Oddly Enough

Click to follow
The Independent Online
School for scoundrels: Two college students allegedly robbed two local businesses at gunpoint in hopes of stealing enough so they wouldn't have to work while attending school.

Anthony Louis Cristofani, a philosophy major, and Emma Rose Freeman, a writer, were arrested and could be expelled from the University of California, Santa Cruz. They are charged with robbing a hair salon and a Costco warehouse store there. An elementary school teaching aide, Craig Dickson, allegedly drove the getaway car.

Freeman's mother, Linda, said: "I'm devastated. This is a girl who was a national merit scholar. Her only offence was to brake for a squirrel. Then there was a total change after she went to college."

"She said that she wanted to concentrate on her art and didn't have time to work," said Sgt Steve Clark, of the Santa Cruz police.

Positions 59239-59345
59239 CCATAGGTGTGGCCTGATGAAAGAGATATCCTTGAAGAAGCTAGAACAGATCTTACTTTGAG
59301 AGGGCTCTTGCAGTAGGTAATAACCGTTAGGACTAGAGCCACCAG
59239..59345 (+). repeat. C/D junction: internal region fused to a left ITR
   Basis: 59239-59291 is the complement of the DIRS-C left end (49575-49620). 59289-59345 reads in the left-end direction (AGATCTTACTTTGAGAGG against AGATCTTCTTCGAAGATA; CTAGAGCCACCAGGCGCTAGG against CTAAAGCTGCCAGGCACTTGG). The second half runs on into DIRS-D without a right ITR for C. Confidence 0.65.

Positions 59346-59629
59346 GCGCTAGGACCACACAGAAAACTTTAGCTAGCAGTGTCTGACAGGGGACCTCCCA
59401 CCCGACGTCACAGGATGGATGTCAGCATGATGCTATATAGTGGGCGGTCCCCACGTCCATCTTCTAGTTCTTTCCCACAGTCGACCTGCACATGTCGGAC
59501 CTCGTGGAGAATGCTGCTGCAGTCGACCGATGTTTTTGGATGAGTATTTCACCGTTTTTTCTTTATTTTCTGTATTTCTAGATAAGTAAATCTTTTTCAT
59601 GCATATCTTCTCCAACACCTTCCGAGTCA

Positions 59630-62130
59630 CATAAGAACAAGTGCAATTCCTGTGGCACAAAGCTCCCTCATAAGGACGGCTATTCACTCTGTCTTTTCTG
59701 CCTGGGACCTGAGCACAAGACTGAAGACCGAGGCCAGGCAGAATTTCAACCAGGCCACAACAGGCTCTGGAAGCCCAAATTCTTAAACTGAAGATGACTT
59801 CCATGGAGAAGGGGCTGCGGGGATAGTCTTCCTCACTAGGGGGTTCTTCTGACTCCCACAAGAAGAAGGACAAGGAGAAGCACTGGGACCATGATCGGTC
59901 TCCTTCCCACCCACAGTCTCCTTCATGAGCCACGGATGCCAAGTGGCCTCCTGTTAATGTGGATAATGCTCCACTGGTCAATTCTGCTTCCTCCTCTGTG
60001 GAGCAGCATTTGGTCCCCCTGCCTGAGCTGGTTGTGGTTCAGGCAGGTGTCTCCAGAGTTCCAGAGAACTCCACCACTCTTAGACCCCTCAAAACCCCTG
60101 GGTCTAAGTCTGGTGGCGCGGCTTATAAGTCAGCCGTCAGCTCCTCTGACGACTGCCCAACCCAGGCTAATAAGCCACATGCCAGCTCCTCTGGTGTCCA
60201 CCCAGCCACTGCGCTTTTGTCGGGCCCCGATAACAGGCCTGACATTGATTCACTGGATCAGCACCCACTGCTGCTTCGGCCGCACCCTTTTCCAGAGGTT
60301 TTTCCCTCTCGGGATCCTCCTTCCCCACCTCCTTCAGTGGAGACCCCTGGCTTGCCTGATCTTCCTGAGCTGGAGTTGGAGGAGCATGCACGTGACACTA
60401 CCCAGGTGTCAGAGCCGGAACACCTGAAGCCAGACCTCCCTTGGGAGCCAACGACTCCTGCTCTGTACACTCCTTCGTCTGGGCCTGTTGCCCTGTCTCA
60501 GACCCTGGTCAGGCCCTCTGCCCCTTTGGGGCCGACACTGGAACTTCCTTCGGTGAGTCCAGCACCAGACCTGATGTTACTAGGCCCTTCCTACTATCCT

Caught on air: A Paris high school has suspended a pupil after he secretly taped a classroom tirade by his English teacher and had it broadcast that evening on a popular rock music radio station. Fellow teachers at the school, in the exclusive seventh arondissement of the French capital, went out on strike to protest against this "breach of confidence" in the classroom. The pupil, who was about 13 years old, did not name his school or teacher on the radio, but other pupils recognised the teacher's voice and told him about the broadcast.

Things smaller in America: Zvi Szafran, Mono Mohan Singh and Ronald Pike have developed what they call microscale chemistry. The idea is to shrink the size of the beakers and flasks that students use so experiments can be done using the least amount of chemicals. Students at Bowdoin College in Maine first sparked the idea in the Eighties with their complaints about smelly chemistry labs, but the school calculated it would cost almost pounds 200,000 to improve the air circulation. The problem was solved by thinking small.

The men say their idea makes labs safer for students. ''If you're using teeny amounts of a chemical, how big an explosion would you get?'' asks Szafran.

Comments